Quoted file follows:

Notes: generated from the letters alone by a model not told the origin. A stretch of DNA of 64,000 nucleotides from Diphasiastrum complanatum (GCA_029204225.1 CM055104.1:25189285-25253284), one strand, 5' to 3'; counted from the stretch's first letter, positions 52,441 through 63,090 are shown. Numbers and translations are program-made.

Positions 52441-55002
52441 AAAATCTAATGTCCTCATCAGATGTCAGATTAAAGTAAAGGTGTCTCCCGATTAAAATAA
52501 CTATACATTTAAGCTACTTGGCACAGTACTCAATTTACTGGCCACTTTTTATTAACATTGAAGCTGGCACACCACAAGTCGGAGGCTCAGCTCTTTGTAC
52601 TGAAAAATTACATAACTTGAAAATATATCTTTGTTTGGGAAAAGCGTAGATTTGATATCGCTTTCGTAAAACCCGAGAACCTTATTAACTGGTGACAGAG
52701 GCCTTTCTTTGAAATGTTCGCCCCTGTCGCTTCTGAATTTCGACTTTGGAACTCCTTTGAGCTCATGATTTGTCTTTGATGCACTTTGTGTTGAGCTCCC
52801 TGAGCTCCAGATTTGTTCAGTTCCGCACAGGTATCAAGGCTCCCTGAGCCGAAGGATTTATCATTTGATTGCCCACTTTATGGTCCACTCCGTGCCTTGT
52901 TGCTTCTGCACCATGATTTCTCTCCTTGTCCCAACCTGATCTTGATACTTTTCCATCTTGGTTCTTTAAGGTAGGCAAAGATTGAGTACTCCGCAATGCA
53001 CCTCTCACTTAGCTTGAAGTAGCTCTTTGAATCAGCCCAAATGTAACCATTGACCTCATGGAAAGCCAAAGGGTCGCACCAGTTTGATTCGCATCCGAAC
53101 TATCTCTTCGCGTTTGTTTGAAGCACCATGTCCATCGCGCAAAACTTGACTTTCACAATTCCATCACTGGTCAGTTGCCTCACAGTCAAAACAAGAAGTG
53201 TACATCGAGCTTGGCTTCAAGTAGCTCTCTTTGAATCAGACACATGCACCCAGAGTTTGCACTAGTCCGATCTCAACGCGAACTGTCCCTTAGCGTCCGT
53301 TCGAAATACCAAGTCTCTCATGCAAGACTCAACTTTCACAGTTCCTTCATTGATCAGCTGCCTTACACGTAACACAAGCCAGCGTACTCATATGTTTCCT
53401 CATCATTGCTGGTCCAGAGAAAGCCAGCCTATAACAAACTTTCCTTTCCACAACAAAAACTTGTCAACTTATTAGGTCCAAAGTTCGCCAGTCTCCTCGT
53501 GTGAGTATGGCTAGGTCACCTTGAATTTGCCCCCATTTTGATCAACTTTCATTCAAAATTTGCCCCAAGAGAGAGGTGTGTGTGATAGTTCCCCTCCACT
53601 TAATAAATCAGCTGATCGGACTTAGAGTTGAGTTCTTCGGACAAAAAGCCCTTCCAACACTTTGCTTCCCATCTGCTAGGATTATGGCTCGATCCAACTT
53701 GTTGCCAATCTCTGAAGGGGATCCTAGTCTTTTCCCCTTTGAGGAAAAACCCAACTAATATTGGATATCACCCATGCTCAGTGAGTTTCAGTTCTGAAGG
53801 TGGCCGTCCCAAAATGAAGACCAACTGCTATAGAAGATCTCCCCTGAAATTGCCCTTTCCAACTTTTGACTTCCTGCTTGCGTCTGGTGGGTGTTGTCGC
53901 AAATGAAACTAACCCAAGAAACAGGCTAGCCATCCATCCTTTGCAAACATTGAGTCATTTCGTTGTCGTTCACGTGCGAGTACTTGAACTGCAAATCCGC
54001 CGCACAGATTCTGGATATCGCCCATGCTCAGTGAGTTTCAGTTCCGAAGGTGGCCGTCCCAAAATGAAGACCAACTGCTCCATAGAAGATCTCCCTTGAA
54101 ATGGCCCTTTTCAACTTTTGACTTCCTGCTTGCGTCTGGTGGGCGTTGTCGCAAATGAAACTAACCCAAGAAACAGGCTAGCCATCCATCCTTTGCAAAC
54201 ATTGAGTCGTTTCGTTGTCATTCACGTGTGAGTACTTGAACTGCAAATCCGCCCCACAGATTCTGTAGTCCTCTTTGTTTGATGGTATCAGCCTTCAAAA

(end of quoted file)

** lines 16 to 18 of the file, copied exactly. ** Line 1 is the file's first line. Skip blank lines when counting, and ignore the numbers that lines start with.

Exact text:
53701 GTTGCCAATCTCTGAAGGGGATCCTAGTCTTTTCCCCTTTGAGGAAAAACCCAACTAATATTGGATATCACCCATGCTCAGTGAGTTTCAGTTCTGAAGG
53801 TGGCCGTCCCAAAATGAAGACCAACTGCTATAGAAGATCTCCCCTGAAATTGCCCTTTCCAACTTTTGACTTCCTGCTTGCGTCTGGTGGGTGTTGTCGC
53901 AAATGAAACTAACCCAAGAAACAGGCTAGCCATCCATCCTTTGCAAACATTGAGTCATTTCGTTGTCGTTCACGTGCGAGTACTTGAACTGCAAATCCGC